5h

Decoding how brain circuits control behavior

Janelia and Allen Institute scientists team up, combining genetic analyses, anatomical maps, and detailed studies of neuronal activity to reveal brain cells' roles in controlling movement.

5h

Changes to RNA aid the process of learning and memory

In a new study published in Nature, scientists from the University of Chicago show how a common RNA modification plays an important role in the process of learning and memory formation.

5h

Dinosaurs put all colored birds' eggs in one basket, evolutionarily speaking

A new study says the colors found in modern birds' eggs did not evolve independently, as previously thought, but evolved instead from dinosaurs.

5h

World's last wilderness may vanish

The world's last wilderness areas are rapidly disappearing, with explicit international conservation targets critically needed, according to University of Queensland-led research.The international team recently mapped intact ocean ecosystems, complementing a 2016 project charting remaining terrestrial wilderness.

5h

JILA researchers see signs of interactive form of quantum matter

JILA researchers have, for the first time, isolated groups of a few atoms and precisely measured their multi-particle interactions within an atomic clock. The advance will help scientists control interacting quantum matter, which is expected to boost the performance of atomic clocks, many other types of sensors, and quantum information systems.

5h

‘Game-changing’ skin sensor could improve life for a million hydrocephalus patients

A new wireless, Band-Aid-like sensor developed at Northwestern University could revolutionize the way patients manage hydrocephalus, a potentially life-threatening condition in which excess fluid builds up in the brain. A tube or 'shunt' drains the fluid, but shunts often fail, and diagnosing shunt failure leads to CT scans, MRIs or surgery. This skin sensor will non-invasively read within five mi

5h

Astronomers discover the giant that shaped the early days of our Milky Way

Some ten billion years ago, the Milky Way merged with a large galaxy. The stars from this partner, named Gaia-Enceladus, make up most of the Milky Way's halo and also shaped its thick disk, giving it its inflated form. A description of this mega-merger, discovered by an international team led by University of Groningen astronomer Amina Helmi, is now published in the scientific journal Nature.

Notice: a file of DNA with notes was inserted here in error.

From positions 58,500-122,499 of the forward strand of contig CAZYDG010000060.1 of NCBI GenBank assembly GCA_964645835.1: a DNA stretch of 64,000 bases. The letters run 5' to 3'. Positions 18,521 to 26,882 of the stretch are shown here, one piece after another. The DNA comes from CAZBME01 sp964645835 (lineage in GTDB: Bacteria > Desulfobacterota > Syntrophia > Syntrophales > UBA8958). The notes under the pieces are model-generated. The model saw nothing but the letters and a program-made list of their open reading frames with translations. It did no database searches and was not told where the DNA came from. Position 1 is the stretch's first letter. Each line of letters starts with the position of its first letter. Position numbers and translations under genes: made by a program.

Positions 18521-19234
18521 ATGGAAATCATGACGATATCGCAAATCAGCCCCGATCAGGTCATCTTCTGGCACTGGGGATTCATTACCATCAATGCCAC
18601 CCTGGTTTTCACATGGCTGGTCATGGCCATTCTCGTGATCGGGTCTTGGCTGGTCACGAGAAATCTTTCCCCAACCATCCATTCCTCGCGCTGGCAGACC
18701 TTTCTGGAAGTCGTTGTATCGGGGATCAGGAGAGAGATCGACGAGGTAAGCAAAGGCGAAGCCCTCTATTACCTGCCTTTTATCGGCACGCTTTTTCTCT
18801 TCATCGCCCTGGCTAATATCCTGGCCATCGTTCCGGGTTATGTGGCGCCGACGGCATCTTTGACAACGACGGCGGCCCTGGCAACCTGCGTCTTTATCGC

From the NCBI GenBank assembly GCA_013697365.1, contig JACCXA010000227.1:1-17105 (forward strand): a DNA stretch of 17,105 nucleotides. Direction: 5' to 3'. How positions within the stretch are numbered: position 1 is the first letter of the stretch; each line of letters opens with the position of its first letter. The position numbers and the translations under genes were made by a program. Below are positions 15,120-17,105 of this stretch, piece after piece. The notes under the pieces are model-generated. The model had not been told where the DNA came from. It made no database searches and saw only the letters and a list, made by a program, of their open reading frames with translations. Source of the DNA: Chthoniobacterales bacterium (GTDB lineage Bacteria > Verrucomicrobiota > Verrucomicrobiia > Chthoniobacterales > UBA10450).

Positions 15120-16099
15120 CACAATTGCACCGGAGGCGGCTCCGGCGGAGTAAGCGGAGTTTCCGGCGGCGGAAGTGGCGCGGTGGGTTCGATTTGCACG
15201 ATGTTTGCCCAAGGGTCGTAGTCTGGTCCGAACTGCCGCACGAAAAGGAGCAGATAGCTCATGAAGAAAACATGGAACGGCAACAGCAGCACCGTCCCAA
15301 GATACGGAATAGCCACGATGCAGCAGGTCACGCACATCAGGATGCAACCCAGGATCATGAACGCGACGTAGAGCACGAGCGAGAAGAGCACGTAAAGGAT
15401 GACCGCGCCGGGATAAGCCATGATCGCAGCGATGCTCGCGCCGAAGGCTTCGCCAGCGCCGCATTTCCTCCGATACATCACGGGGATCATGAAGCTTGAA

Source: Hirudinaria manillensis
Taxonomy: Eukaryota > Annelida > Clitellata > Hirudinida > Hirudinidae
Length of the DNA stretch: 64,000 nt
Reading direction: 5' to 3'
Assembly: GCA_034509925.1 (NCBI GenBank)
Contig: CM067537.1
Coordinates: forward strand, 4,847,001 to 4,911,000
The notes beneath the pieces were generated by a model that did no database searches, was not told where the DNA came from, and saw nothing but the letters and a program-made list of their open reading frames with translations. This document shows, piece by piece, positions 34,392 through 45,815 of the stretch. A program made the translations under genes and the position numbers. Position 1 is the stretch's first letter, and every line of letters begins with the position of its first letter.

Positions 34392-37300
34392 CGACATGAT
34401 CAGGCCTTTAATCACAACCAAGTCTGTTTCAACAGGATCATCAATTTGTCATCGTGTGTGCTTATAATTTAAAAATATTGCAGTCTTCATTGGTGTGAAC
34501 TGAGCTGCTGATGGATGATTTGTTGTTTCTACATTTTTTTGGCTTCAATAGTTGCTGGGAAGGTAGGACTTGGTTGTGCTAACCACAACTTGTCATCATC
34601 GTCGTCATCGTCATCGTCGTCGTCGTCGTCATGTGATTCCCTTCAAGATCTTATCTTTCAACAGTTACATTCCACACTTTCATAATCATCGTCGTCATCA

5h

Appendix removal tied to decreased Parkinson's disease risk in about 20 percent of cases

A large-scale epidemiological analysis of more than one million individuals from Sweden has demonstrated that removal of the appendix is associated with reduced risk of Parkinson's disease (PD) in almost 20 percent of cases, a finding that implicates the tiny organ as a contributor to the onset of the condition.

5h

Major corridor of Silk Road already home to high-mountain herders over 4,000 years ago

Using ancient proteins and DNA recovered from tiny pieces of animal bone, archaeologists at the Max Planck Institute for the Science of Human History (MPI-SHH) and the Institute of Archaeology and Ethnography (IAET) at the Russian Academy of Sciences-Siberia have discovered evidence that domestic animals — cattle, sheep, and goat — made their way into the high mountain corridors of southern Kyrg

5h

The ESRF cryo-electron microscope bears fruit in its first year

In November 2017, a Titan Krios cryo-electron microscope (cryo-EM) was inaugurated at the ESRF, the European Synchrotron, France. Data collected on this cryo-EM features in a Nature publication describing the activation cycle of a serotonin receptor, which is targeted by medication against chemotherapy- and radiotherapy-induced nausea.

5h

WSU researchers discover new clues on how sleep works in the brain

Star-shaped brain cells called astrocytes appear to play an essential role in sleep, a new study by scientists from the Washington State University Sleep and Performance Research Center confirms. Published today in PLOS Genetics, their study shows that astrocytes communicate to neurons to regulate sleep time in fruit flies and suggests it may do the same in mammals, including humans.

5h

Nanostraws deliver molecules to human cells safely and efficiently

Miniscule nanostraws could help solve the problem of how to deliver precise doses of molecules directly into many cells at once.

5h

Controlling future summer weather extremes still within our grasp

Continued burning of fossil fuels is likely to fuel even more extreme summers than that of 2018 because of its impact on the jet stream. The rapid disappearance of aerosols produced by pollution may, however, mitigate the impact until mid-century if countries like China phase out these fuels, according to an international team of climate scientists using climate models to predict changes in the oc

5h

Researchers discover earliest recorded lead exposure in 250,000-year-old Neanderthal teeth

Using evidence found in teeth from two Neanderthals from southeastern France, researchers from the Department of Environmental Medicine and Public Health at the Icahn School of Medicine at Mount Sinai report the earliest evidence of lead exposure in an extinct human-like species from 250,000 years ago.

5h

Prof Kneebone is the right man for the job | Brief letters

Posy Simmonds | Universal credit | Village for sale | Surgical education | Free Telegraph | Amazing words Your article ( Review , 26 October) says Posy Simmonds “has been delighting readers with her exquisitely drawn comic strips and novels since the 1970s, when she began to lampoon the Guardian-reading bourgeoisie in a long-running comic strip that grew into Mrs Weber’s Diary”. But before that, S

5h

Parkinson’s disease could originate in appendix, study finds